Da. Barbara Vizcarrondo de Elzaburu

  • Unidentified (Puerto Rican), Da. Barbara Vizcarrondo de Elzaburu, 19th century, watercolor on ivory, Smithsonian American Art Museum, Teodoro Vidal Collection, 1996.91.20

It is not always possible to identify more than the sitter’s name in miniature portraits, and research is still being done on some of the works in the Museum’s collection. Miniatures became popular in England during the early 1700s, commissioned by wealthy families on the occasions of births, engagements, weddings, and bereavements. These paintings, elaborately set into lockets or brooches, provided the wearer with a sentimental connection to a loved one. The back of the miniature often revealed a lock of the sitter’s hair, symbolizing affection, commitment, or loss. The daguerreotype, invented in 1839, provided a cheaper, faster alternative, and portrait miniatures grew less popular. At the turn of the twentieth century, with the establishment of the American Society of Miniature Painters, miniatures enjoyed a brief revival. Conservation of this miniature was made possible through a generous grant provided by the Smithsonian Women’s Committee.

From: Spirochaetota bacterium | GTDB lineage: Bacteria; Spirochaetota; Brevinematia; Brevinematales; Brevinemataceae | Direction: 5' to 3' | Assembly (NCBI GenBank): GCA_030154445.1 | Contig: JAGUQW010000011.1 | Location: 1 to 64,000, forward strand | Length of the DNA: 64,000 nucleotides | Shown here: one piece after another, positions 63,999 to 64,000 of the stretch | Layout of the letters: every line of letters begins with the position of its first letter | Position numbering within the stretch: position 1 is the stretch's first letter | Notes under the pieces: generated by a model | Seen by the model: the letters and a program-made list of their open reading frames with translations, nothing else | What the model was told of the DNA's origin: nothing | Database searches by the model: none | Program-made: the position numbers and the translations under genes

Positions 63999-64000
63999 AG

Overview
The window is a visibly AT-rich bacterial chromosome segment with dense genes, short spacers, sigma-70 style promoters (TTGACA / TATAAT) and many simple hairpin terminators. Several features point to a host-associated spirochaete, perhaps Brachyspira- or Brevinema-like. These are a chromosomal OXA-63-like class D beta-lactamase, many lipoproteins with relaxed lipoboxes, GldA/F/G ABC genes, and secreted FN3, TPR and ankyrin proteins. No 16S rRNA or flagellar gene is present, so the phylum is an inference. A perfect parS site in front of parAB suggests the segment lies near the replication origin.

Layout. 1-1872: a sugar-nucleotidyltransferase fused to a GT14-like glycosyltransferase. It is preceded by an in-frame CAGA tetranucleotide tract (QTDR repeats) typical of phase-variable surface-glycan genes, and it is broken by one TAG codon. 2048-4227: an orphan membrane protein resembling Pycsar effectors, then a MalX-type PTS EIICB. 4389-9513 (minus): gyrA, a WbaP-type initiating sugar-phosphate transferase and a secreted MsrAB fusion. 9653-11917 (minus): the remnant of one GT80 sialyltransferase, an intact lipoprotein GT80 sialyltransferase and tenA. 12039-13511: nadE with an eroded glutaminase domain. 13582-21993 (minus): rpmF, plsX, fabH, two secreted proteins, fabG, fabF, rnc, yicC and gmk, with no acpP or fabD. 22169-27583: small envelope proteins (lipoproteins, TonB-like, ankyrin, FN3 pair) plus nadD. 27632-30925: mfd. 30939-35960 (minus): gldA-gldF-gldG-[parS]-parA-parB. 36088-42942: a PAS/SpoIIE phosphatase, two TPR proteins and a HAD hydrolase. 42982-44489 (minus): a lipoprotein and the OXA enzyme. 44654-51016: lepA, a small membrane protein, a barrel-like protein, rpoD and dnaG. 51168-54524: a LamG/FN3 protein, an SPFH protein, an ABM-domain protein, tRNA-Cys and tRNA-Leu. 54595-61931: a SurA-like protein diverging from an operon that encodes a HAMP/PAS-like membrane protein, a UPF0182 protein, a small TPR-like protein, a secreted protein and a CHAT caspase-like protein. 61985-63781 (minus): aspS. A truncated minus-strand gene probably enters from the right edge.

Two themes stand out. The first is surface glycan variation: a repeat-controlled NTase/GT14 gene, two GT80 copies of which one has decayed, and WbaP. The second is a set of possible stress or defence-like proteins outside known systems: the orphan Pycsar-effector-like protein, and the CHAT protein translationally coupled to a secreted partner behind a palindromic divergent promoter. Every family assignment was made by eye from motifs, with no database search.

Da. Barbara Vizcarrondo de Elzaburu
19th century
Not on view
2 782 78 in. (7.47.4 cm)
Credit Line

Smithsonian American Art Museum

Teodoro Vidal Collection

Mediums Description
watercolor on ivory
  • Object – flower
  • Portrait female – Vizcarrondo, de Elzaburu, Barbara – waist length
Object Number
Linked Open Data
Linked Open Data URI

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